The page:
NYT Calls for New Anthrax Investigation
Evidence that Dr. Bruce Ivins is the anthrax killer is looking “increasingly shaky” says a New York Times editorial published today:
The government’s scientific case has been weakening for months. In February, the National Academy of Sciences warned that the genetic analysis “did not definitively demonstrate” that the mailed anthrax was derived from spores grown in Dr. Ivins’s laboratory. Last week, The Times reported that one of the leading anthrax authorities and two colleagues believe that distinctive chemicals in the mailed anthrax suggest it was produced by sophisticated manufacturing, which the scientists deemed far beyond Dr. Ivins’s capabilities. Although some experts think the chemicals might be meaningless contaminants, the chief of the academy panel and the leader of a pending Government Accountability Office review think the group’s assertions in a future paper need to be addressed.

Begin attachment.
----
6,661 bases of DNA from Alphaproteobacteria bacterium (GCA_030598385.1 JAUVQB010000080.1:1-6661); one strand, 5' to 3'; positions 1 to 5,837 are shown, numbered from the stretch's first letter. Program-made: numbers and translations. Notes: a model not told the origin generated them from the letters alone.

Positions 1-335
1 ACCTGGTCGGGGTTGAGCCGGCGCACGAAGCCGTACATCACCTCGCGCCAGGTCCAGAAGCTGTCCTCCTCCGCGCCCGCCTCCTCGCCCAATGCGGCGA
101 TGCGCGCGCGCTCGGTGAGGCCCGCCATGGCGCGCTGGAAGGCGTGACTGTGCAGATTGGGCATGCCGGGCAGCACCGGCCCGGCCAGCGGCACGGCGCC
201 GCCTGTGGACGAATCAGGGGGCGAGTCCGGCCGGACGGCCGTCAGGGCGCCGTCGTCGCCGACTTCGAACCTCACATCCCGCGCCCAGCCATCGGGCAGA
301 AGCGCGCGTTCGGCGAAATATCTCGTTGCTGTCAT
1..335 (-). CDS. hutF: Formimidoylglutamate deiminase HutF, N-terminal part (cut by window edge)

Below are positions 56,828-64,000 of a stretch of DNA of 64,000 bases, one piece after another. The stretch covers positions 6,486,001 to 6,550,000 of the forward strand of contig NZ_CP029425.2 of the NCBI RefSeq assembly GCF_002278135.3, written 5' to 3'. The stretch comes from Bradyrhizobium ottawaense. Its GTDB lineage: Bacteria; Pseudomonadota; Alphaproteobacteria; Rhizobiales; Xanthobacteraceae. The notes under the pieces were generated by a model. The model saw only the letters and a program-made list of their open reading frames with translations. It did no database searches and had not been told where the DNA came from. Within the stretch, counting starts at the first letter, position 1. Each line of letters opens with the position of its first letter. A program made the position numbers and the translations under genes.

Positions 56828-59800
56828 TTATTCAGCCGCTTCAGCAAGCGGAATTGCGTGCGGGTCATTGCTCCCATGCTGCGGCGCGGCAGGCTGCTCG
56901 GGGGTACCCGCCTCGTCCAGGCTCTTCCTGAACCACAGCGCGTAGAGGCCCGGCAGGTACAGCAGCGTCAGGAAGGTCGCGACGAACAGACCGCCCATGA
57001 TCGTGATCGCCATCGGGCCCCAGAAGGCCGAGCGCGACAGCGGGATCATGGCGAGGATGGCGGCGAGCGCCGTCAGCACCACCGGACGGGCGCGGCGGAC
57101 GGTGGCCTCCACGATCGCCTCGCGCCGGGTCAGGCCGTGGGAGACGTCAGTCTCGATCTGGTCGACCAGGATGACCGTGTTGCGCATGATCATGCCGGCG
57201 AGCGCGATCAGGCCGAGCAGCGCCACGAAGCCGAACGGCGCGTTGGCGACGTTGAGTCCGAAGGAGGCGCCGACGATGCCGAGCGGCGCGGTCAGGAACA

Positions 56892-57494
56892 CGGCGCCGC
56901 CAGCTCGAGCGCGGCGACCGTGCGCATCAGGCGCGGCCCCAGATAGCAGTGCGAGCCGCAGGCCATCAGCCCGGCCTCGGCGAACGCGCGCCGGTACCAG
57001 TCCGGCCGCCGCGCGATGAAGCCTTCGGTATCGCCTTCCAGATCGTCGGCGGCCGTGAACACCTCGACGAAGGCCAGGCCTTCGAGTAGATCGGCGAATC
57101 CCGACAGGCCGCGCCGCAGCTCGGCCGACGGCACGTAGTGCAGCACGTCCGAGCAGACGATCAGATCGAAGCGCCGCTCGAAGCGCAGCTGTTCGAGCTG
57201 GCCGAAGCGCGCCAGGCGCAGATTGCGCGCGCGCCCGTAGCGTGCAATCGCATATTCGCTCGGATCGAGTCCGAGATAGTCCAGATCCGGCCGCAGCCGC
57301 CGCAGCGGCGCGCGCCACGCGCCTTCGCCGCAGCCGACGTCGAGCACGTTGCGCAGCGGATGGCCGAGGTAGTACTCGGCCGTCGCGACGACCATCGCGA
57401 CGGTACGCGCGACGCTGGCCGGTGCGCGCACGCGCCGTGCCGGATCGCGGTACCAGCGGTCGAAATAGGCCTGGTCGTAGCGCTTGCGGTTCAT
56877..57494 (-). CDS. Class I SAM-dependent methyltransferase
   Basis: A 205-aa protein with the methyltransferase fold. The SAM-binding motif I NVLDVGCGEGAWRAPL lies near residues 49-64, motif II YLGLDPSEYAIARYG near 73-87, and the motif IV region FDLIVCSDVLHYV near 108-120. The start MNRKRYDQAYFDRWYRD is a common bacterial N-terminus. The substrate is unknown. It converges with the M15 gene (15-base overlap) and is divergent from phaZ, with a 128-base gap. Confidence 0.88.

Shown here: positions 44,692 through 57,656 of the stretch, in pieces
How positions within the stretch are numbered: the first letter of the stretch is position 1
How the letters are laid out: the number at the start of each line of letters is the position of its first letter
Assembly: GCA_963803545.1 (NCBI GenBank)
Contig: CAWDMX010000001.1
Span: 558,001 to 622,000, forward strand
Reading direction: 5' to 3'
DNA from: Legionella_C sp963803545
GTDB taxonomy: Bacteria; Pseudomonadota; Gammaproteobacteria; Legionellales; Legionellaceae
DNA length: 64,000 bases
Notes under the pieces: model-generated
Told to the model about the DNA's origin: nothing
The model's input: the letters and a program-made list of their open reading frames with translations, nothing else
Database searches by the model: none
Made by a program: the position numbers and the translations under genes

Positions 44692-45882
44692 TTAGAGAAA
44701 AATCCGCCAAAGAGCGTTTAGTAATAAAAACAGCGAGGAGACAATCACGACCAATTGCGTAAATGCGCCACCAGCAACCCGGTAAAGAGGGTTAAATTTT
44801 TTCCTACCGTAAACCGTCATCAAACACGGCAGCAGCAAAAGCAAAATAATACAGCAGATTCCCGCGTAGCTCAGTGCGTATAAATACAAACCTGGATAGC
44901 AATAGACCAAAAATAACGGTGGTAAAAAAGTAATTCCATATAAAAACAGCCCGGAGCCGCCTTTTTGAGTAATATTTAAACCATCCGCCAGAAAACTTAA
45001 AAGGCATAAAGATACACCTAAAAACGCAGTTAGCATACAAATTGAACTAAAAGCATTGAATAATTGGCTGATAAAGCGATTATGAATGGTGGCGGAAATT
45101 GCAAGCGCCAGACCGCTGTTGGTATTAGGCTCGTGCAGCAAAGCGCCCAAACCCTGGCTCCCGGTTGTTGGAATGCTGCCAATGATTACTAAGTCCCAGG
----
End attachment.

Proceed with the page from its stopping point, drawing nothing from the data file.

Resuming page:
As for the circumstantial evidence, an investigation by FRONTLINE, assisted by ProPublica and the McClatchy newspapers, cast doubt on two elements that prosecutors had declared important. A contention that Dr. Ivins worked extraordinarily long hours alone at night in his laboratory just before the mailings looked less suspicious after the journalists found that he regularly worked late hours in other labs and offices. And a contention that Dr. Ivins tried to mislead investigators by submitting an anthrax sample free of genetic markers looked questionable after the journalists found that he had submitted other samples that contained the markers.
The Times editorial suggests a forthcoming Government Accountability Office investigation “needs to dig deeply into classified materials” to assess the strength of the government’s case against Ivins. “Otherwise, Congress ought to commission an independent assessment to be sure there are no culprits still at large,” it concludes.